By Karen Moore, publisher
I’ve never had the opportunity to witness the birth of a town. As I’m writing this, there’s a period western on the television in the other room, complete with a rousing western theme. And as we drove through the beginnings of the Babcock Ranch “settlement” last week, my thoughts had drifted back to a time when townspeople came together to do a “house-raising” for a new neighbor—just like in the Old West.
More recently, right here in Southwest Florida, when Hurricane Charlie “came through town” 12 years ago, our neighborhood was left relatively unscathed—but everyone was without power for a week or so. It was August so it was HOT. With no air conditioning there was no relief from the heat in or outside of the house. No electric light at night—just candle light in most cases. I sent my husband long distances just to get a few bags of ice that we threw in the tub because we were using the tub as an “ice box.”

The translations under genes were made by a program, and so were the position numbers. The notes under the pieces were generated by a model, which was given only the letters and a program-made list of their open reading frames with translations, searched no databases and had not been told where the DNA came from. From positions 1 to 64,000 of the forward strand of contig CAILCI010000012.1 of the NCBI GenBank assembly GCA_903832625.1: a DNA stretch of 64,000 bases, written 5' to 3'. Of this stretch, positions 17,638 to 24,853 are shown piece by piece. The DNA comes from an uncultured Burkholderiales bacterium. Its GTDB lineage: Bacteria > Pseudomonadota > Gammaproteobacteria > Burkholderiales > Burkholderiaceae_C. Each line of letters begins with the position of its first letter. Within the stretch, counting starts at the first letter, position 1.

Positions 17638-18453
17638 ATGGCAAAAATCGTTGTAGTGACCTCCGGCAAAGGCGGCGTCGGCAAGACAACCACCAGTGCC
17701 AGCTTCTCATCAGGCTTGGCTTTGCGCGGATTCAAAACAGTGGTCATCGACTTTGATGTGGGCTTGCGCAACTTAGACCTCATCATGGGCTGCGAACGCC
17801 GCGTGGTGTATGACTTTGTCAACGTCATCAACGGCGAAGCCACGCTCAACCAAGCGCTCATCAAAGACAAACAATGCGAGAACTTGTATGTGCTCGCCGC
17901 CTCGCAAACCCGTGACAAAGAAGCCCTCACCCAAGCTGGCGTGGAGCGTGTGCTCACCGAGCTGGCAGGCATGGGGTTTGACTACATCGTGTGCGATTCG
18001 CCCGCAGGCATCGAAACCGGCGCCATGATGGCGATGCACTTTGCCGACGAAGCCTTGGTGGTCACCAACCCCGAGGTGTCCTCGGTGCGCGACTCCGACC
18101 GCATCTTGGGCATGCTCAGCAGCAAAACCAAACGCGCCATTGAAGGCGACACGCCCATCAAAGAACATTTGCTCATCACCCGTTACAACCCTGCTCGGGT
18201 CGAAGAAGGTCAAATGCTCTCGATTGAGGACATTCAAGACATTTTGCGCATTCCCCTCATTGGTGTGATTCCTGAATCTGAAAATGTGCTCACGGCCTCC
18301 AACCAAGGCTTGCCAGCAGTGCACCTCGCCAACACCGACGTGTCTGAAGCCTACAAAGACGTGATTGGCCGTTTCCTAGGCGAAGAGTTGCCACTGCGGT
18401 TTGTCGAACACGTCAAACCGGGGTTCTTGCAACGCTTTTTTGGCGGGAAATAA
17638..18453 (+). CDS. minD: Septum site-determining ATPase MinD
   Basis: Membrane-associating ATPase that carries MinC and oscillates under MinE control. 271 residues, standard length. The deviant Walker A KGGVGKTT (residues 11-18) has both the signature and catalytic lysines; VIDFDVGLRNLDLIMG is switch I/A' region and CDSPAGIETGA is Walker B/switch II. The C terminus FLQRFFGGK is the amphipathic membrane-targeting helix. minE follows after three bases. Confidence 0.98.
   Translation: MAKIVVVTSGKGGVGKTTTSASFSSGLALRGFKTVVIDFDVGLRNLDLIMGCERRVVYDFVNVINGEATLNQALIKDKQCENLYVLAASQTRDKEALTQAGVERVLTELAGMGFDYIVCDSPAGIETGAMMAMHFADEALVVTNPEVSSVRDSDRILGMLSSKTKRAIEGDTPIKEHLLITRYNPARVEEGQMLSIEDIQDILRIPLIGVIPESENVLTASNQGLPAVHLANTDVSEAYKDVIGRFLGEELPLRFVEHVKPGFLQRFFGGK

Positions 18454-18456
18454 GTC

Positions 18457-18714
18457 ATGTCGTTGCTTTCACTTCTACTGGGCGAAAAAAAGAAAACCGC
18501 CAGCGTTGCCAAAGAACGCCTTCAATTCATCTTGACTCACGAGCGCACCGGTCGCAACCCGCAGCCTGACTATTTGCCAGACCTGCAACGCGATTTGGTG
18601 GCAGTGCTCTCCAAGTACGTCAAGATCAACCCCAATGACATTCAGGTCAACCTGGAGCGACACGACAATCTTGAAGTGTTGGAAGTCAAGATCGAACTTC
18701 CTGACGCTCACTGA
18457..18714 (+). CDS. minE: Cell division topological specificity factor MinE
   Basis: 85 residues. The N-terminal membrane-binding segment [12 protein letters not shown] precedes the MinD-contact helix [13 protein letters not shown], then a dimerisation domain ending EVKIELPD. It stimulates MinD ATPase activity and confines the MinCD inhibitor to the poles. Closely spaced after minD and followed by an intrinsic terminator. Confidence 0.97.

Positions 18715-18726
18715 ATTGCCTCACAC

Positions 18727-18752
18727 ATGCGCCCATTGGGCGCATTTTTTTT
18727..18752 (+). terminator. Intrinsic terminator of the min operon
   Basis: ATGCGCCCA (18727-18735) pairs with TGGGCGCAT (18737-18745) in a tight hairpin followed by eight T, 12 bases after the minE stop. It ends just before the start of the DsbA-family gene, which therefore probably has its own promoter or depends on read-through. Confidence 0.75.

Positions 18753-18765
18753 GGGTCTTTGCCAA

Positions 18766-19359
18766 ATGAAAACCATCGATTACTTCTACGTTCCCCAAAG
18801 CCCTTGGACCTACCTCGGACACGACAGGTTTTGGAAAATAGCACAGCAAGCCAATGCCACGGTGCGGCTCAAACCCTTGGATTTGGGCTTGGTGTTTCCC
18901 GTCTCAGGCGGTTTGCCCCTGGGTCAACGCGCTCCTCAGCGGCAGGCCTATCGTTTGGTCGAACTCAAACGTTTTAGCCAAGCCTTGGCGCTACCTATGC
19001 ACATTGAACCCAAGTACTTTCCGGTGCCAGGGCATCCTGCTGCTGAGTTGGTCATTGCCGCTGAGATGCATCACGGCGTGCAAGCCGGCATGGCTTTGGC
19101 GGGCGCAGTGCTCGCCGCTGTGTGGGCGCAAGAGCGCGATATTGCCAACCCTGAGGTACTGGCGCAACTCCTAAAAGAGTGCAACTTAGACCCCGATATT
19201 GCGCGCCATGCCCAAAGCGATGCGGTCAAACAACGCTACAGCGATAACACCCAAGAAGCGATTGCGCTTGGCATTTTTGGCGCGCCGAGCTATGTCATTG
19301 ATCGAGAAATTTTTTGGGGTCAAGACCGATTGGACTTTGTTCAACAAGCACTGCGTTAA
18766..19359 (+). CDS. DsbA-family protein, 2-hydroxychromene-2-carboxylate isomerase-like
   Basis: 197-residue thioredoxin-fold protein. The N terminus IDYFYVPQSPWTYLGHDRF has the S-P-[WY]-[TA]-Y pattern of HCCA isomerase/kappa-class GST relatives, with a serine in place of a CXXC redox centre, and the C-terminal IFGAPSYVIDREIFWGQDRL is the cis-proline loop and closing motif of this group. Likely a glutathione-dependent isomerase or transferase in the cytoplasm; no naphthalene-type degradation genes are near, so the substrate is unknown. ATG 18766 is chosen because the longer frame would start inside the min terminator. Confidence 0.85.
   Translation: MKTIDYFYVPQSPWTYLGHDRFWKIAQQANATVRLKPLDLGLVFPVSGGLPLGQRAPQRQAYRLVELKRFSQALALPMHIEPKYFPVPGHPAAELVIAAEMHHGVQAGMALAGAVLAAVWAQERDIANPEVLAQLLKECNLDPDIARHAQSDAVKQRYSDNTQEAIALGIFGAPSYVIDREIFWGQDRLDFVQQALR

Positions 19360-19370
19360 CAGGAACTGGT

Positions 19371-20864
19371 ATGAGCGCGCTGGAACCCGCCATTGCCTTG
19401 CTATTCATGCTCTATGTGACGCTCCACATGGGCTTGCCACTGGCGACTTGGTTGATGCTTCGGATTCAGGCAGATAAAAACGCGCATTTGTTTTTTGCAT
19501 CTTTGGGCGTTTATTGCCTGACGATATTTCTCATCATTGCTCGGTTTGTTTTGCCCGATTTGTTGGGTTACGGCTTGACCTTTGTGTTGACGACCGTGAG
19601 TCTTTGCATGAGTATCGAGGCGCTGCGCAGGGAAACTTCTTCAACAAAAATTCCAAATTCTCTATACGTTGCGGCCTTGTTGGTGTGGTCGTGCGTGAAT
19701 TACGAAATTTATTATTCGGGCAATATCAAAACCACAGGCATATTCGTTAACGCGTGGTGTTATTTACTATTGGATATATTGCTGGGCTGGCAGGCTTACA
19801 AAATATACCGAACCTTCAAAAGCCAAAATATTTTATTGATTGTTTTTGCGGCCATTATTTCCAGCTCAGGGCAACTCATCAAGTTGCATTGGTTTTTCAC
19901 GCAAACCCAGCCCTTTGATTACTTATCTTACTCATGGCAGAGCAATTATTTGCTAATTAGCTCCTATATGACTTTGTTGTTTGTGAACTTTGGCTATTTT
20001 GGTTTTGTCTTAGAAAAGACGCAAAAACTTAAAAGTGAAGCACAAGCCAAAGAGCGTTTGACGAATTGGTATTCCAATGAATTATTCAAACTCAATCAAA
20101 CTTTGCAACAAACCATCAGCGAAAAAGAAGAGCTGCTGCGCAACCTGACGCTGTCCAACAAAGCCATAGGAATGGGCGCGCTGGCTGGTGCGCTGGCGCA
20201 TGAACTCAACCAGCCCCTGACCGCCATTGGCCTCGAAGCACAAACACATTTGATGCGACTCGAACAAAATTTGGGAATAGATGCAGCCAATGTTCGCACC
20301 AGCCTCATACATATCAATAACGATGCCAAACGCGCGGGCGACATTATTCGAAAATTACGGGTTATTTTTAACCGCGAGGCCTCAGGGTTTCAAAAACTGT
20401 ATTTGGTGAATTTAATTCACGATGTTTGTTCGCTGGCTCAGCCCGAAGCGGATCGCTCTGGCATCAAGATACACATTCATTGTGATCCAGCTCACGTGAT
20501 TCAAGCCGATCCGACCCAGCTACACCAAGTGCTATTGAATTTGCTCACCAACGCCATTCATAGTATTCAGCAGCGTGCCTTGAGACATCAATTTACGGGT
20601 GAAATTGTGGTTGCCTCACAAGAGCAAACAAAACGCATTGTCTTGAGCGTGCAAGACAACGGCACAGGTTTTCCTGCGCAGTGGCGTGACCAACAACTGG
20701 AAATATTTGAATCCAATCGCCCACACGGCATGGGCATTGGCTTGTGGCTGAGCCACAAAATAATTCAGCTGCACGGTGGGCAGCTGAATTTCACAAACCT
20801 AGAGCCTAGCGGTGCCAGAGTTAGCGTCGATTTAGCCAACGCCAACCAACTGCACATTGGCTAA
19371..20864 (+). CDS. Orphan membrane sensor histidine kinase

When I was a kid, we didn’t get air conditioning till I was about 10, so to me, Hurricane Charlie “forced us” to open the windows and the doors—like it was when I was a kid. And we all spent a lot more time outside—like it was when I was a kid. There were cookouts every night and everyone was sharing what they had with everyone who needed it—like it was when I was a kid.
The self-built “walls” came down and we became neighbors again. Real neighbors—just like the kind many of us grew up with.
These are the thoughts I had as we drove through the beginnings of Babcock Ranch last week, the New Hometown, I think they call it in the brochures, which talk about big porches, parks and bike trails, a local market and an ice cream shop. And building this “stuff of dreams” creates jobs, a phrase that is still music to the ears of Southwest Floridians who are still climbing out of the depths of the Great Recession.
So let’s bring on the “new hometown,” a solar community with an old-fashioned “feel.” Let’s welcome new neighbors like they’re old friends, and let’s keep creating jobs to get Southwest Florida growing again!